What You Need to Know about Video Games, the Net, and Addictions

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This Blog is divided into a few sections; I wanted to start with a couple of typical examples to see if they fit what you are seeing or experiencing and your thoughts about each story.  Subsequent sections get into providing some information about video game and internet addiction and what we know about it.  I believe it is helpful to think of video games as “addictive”, rather than an “addiction”, which is a formal label suggesting a disorder.  While both ways of thinking can be true of different people, the idea is that you don’t need to be an “addict” to get some help to change a behaviour that is causing some problems.  This blog is intended to provide some information and to also be thought provoking.  

Meet John and Steve:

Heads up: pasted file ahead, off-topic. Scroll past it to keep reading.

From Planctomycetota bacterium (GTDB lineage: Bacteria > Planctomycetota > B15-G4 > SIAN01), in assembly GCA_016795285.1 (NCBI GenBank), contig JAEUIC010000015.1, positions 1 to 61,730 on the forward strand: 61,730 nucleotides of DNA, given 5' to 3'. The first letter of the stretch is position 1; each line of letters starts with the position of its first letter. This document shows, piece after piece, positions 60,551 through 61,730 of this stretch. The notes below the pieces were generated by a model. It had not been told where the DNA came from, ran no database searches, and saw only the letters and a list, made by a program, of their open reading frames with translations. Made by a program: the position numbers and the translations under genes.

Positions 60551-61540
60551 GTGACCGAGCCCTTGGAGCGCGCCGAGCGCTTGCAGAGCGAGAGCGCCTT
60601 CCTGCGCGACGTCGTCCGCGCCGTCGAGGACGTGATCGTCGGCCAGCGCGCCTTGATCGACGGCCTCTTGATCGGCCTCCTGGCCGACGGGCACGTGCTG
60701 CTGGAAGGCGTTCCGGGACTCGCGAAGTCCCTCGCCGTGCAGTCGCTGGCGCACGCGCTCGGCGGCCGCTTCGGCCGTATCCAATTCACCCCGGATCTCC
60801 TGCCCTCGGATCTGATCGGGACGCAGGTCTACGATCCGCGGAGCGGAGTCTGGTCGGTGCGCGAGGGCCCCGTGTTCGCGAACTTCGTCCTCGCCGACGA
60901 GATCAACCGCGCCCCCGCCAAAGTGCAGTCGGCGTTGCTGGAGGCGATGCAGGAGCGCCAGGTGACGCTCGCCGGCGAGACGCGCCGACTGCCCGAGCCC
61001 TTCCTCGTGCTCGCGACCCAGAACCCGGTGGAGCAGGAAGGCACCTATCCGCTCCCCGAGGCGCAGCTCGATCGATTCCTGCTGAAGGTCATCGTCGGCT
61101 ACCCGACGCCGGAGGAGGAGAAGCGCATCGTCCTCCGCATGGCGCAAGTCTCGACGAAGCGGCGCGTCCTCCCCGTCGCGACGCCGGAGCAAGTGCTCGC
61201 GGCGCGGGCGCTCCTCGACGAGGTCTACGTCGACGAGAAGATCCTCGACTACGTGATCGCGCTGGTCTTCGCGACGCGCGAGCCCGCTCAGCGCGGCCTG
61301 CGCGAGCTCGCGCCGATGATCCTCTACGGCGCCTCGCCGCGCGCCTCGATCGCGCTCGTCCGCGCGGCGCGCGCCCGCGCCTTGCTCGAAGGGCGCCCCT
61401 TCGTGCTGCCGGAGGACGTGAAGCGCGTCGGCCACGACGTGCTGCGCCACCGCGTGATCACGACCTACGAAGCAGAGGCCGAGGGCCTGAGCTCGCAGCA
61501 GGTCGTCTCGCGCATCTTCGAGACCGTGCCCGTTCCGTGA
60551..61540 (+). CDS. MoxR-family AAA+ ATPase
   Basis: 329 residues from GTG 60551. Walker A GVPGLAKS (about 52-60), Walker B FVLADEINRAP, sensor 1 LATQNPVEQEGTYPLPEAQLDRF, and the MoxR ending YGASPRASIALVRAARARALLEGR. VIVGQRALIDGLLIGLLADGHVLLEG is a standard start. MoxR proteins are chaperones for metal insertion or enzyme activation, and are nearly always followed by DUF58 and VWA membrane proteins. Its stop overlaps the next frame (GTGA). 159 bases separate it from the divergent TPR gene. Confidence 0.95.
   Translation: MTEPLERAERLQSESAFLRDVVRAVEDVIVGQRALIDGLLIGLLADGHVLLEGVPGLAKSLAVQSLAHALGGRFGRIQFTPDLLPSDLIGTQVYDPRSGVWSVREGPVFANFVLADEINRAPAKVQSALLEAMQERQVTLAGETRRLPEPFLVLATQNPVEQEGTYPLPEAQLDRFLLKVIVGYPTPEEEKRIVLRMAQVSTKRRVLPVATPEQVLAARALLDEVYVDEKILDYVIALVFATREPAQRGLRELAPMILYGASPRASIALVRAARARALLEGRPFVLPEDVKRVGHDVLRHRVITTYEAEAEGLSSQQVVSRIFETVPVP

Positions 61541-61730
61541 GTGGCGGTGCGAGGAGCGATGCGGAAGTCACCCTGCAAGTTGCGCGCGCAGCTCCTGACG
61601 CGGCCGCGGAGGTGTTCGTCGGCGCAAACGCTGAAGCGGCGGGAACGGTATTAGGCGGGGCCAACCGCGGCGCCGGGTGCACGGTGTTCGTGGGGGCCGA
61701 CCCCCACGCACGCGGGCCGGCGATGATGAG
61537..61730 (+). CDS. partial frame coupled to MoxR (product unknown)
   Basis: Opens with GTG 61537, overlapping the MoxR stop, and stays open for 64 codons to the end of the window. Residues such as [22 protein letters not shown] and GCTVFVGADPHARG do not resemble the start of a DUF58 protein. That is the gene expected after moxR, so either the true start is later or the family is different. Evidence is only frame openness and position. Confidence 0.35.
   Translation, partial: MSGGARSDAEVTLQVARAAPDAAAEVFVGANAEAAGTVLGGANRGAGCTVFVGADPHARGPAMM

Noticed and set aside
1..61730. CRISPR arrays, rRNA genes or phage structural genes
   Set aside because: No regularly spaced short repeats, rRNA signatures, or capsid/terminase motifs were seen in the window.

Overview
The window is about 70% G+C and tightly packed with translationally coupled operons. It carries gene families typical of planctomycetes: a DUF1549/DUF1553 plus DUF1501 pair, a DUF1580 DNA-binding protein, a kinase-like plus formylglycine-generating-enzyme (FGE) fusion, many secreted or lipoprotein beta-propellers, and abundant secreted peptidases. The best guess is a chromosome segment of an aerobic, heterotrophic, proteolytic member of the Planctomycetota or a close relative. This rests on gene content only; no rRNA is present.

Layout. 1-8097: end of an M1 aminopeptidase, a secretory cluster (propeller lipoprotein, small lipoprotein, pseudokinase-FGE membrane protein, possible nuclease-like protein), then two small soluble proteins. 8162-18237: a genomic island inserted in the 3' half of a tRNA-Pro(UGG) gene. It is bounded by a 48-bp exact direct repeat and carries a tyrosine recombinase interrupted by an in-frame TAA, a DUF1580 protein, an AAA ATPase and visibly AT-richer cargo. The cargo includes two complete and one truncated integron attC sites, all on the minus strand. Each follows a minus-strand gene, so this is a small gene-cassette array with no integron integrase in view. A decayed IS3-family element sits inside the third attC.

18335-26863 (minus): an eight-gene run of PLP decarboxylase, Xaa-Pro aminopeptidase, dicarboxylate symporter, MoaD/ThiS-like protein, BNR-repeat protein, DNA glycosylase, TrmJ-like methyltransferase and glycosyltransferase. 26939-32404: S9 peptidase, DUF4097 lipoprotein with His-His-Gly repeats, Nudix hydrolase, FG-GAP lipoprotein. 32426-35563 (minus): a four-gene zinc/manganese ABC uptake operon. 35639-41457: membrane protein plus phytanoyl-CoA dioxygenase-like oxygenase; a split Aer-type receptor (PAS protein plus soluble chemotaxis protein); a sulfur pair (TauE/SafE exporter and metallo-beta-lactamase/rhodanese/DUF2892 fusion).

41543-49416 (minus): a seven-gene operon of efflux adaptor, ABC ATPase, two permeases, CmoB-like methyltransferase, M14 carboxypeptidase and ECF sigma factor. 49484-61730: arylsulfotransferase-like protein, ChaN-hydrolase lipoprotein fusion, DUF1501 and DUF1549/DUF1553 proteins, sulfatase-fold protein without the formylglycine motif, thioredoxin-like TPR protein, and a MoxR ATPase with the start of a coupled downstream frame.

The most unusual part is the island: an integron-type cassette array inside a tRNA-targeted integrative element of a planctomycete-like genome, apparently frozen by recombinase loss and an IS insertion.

John is in high school and spends 4-5 hours per day playing video games and surfing the net, often looking for information about his favourite games or chatting about it.  He tends to play more on weekends, up to 8 hrs, and when his parents ask him to go out and hang out with friends, do homework, or go somewhere with them he gets agitated.  He would much rather play his games, which are way more fun. He goes to school, but has been sleeping less and less at nights and as a result is often groggy in the mornings and in his early classes.  Last week he missed his first class because he was just too tired.  John is a smart kid, and knows he can get A’s, but he’s getting B’s and a few C’s.  He’s not terribly concerned about it and is getting into conflict with his parents who are blaming everything on his video gaming.  He goes to school, and how he spends his free time is his concern.  His parents just don’t understand because they didn’t grow up with these games and don’t get that all of his friends play about the same amount.